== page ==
For example, The Apache Foundation was the first to implement the concept of virtual web hosts (multiple websites hosted on a single computer). Linux was the first operating system to run on everything from a wrist watch to a mainframe. StarOffice was the first office suite to run on any desktop platform (PC, Mac, Unix workstation, etc.). How can open communities of software developers achieve such feats? It's simple, they aren't burdened by the need to generate revenue or protect market share. And, many minds can solve difficult problems with relative ease.

What about quality, reliability and security?

The characteristics of software vary widely whether developed using an open or closed model. Many open-source packages are rock solid and better than their closed-source counterparts. Examples include the Apache web server, Linux operating system , SendMail email server, and MySQL database. At the opposite extreme, there are open-source projects that were abandoned before reaching maturity.

Any enterprise-wide software selection needs to be carried out using discipline and research. With closed source, the watch words are "buyer beware". With open source, they are "user beware".

So what drives these open-source communities and how does anyone make money?

Many open-source contributors conduct a labor of love though some receive compensation through companies that advocate open-source tools such as Sun, IBM, HP, Red Hat, etc. For many software developers, contributing to open source software is a personally rewarding experience and an opportunity to learn new techniques and tools. Such projects can be found at SourceForge, The Mozilla Foundation or The Apache Foundation.

This leaves open the question of how major firms like IBM, Sun and Red Hat can "sell" open-source software. You can buy Linux, StarOffice and other open-source programs from such firms. Well, not really. You are buying the packaging, documentation, technical support, convenience and, perhaps some value-added features but the open-source software is free and can always be downloaded from the project website. If anyone tries to sell you open-source software and claims it cannot be downloaded for free, they're not being completely honest.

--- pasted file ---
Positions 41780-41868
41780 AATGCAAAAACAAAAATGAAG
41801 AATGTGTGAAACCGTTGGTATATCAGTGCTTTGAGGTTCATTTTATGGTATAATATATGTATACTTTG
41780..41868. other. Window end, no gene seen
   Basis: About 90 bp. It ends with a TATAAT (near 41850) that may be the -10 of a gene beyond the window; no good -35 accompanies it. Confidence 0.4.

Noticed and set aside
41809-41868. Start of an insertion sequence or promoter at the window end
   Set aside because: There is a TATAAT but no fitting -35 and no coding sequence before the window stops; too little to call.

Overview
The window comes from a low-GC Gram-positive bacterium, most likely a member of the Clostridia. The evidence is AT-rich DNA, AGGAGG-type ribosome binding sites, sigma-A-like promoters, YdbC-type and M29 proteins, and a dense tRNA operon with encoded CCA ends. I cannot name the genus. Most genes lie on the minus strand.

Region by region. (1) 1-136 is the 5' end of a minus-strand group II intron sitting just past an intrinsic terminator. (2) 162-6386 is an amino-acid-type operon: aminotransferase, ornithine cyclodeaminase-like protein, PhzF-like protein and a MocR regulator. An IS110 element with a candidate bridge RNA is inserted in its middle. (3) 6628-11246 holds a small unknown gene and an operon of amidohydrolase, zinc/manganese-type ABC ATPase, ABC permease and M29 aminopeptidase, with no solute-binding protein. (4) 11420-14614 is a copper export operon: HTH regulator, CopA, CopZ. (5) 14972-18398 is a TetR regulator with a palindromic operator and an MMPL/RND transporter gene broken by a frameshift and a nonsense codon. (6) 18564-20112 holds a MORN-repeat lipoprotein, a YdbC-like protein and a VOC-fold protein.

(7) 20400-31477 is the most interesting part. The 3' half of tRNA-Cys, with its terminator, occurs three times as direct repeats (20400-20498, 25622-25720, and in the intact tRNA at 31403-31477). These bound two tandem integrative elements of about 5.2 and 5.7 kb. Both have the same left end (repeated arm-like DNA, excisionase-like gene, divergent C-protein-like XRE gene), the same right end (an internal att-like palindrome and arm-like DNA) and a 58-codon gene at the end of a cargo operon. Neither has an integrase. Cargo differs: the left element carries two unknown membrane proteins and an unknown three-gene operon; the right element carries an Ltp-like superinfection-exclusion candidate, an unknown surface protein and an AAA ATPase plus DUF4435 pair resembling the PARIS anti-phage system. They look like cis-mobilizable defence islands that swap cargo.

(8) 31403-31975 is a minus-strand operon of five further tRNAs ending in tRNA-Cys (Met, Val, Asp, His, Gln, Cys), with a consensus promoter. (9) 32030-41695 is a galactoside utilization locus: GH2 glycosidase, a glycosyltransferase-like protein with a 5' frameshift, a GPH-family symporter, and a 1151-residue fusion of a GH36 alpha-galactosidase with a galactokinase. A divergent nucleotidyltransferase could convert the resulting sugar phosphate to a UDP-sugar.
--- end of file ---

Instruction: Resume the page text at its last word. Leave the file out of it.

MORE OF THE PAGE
Back to the original question, trend or fad? Microsoft is sending it's lawyers after open source. A sure sign that it's worried. IBM and Sun are pouring millions of dollars into open source. A sure sign that they find it easier to switch than fight. Open source is here to stay.

We're not suggesting that you sell all your software-company stocks. There are many ways that software companies can make money by leveraging open source. Take a look at Apple Computer. They tossed their operating system, embraced the FreeBSD open-source project, added many valuable features and, created Mac OS X. It's worth every penny they charge for it!

If you want to know more about how open source can benefit your business, read our article called "Are You Throwing Money Away?".

Open source community

It's a community!

Open-source software development is a community activity. Groups of people form virtual teams and create great software.

The most well-known, open-source software project is Linux.

The Open-Source movement gained momentum and respect in the market for network servers. This is most often a combination of Linux and Apache though many other options are available.

Gradually, the open-source movement has migrated to the desktop challenging Microsoft Windows and Office. Linux and OpenOffice are the usual suspects but again, other options are available.

Today, Linux is showing up on Personal Digital Assistants (eg. Sharp Zaurus), television set-top boxes (see the TV Linux Alliance) and, other electronic devices.

Thus, we have many Linux variants. They have much in common but also provide uniqueness targeted at specialized applications.

We encourage you to consider open-source alternatives the next time you evaluate a software purchase. An excellent news site for open-source activities is LinuxWorld.